Apple's Increasing Regulatory Woes

Lora Bentley

Thursday over on CTO Edge, Charlene O'Hanlon wrote about Apple overtaking Microsoft as the most valuable technology company in the world. It's time, she said, because Apple has become technology's game changer, with the iPod, the iPhone, and now the iPad. Microsoft, on the other hand, is doing well just to catch up.


Friday, it dawned on me that there are other indications that Apple has reached the highest echelons. For one thing, federal regulators are all over the company.


Remember the huge antitrust lawsuit againt Microsoft? It took the company nearly seven years to "substantially complete" the terms of its settlement agreement with the U.S. government. And then there were the charges brought by the European Commission.


The investigation of stock options backdating at Apple a couple years ago may have been only the tip of the iceberg. The company's real regulatory headaches may be just beginning.


For instance, eWEEK reported Wednesday that antitrust investigators are looking into the strategy behind Apple's iTunes store to determine if the company has abused any monopoly power it might have in the digital music space to stifle competition. Not long before that, the Federal Trade Commission and the Department of Justice were rumored to be digging a little deeper into the terms of its iPhone developer agreement. The Electronic Frontier Foundation, among others, claimed the agreement was anti-competitive.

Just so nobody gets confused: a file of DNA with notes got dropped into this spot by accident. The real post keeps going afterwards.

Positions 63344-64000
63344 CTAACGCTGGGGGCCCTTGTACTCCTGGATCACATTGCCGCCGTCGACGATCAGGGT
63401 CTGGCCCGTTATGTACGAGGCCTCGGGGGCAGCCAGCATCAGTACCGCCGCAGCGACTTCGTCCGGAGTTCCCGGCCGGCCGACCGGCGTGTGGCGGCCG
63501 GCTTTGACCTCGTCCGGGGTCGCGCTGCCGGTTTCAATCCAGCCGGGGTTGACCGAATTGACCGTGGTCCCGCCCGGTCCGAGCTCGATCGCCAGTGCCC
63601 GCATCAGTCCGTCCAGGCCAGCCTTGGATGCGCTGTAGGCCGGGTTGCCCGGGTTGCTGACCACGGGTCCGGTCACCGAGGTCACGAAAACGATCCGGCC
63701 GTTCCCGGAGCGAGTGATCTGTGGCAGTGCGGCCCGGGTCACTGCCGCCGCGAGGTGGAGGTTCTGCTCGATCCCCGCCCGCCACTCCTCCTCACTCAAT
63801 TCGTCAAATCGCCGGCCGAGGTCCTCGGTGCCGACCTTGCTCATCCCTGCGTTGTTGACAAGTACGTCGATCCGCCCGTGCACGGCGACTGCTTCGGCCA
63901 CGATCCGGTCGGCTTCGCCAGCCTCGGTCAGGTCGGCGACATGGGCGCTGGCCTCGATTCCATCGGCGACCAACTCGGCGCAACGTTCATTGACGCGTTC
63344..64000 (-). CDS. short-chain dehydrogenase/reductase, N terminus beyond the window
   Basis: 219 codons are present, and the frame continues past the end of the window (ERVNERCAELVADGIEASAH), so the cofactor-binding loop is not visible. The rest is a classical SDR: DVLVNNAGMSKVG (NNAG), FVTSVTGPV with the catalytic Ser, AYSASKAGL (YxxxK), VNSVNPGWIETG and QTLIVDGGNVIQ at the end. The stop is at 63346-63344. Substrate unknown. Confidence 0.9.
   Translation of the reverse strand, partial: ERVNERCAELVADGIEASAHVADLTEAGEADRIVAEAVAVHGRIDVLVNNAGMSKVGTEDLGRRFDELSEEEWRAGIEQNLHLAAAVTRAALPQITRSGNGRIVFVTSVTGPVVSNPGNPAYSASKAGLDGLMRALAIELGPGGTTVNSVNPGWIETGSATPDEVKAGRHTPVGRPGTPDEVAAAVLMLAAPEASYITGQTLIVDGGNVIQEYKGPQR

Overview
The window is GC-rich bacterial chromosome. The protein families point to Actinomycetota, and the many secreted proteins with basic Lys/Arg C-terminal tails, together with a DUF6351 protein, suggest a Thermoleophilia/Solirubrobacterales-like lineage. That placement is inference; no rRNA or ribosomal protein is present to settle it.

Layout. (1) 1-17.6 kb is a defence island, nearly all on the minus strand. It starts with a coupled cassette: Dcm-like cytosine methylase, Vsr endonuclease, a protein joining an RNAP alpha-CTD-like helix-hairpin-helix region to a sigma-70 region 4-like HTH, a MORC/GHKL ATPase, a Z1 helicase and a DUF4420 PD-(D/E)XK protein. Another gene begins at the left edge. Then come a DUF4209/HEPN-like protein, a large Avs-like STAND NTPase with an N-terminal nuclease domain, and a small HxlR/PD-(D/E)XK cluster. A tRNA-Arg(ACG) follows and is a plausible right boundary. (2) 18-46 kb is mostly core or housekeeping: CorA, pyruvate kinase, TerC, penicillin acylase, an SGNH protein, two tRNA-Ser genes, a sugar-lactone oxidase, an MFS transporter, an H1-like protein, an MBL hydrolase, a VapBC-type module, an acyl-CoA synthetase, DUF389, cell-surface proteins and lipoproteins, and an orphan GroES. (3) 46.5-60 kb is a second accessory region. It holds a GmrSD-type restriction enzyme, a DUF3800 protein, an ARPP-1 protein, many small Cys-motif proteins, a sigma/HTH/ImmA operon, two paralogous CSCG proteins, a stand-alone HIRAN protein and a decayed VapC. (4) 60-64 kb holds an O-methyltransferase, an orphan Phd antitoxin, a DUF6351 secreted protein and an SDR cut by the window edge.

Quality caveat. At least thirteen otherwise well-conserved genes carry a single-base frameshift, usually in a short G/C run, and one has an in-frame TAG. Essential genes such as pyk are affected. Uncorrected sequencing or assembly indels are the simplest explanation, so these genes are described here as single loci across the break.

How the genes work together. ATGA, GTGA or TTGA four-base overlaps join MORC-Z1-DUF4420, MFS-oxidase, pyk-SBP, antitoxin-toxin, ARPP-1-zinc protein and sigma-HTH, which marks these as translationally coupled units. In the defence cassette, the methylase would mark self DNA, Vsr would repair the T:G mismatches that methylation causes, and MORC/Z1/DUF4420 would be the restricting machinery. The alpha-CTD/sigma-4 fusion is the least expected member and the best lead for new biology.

According to eWEEK, those familiar with the "music strategy" probe say the investigation is "nascent," and focused primarily on the battle between Apple and But, as antitrust attorney Hillard Sterling told, if the investigation does turn into a lawsuit, Apple's best bet would be to settle. Apple does hold 70 percent of the digital music market, after all, and that's enough "to raise the specter of a monopoly," Sterling said.

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May 31, 2010 11:19 AM Tom B Tom B  says:

It is the Government's job to insure that companies do not engage in anti-competitive behavior. Having said that, Apple has a small market share in computers and phones. They move a lot of music through iTunes, but there are profitable competitors, like Amazon. It would be very surprising if the Government ended up doing more than looking under a few rocks.

MSFT's antitrust woes had a lot to do with damning E-mails about "cutting off Netscape's air supply" by giving away Internet Explorer for the PURPOSE of killing Netscape. The Gov't does not like that kind of language.

It would be a tragedy if things moved forward, because Apple is a true American innovator. MSFT got to its size largely by copying and reverse-engineering other people's idea.

Apr 5, 2011 4:01 AM alex alex  says:

apple grows stronger in usa, but it's really hard to hit europe and asia, due to high production cost. That's why big Microsoft is secure at the moment.

Tom B i agree with you that apple is a great innovator, but their products are a bit overpriced for non us citizens + the support isn't the best in other european countries.


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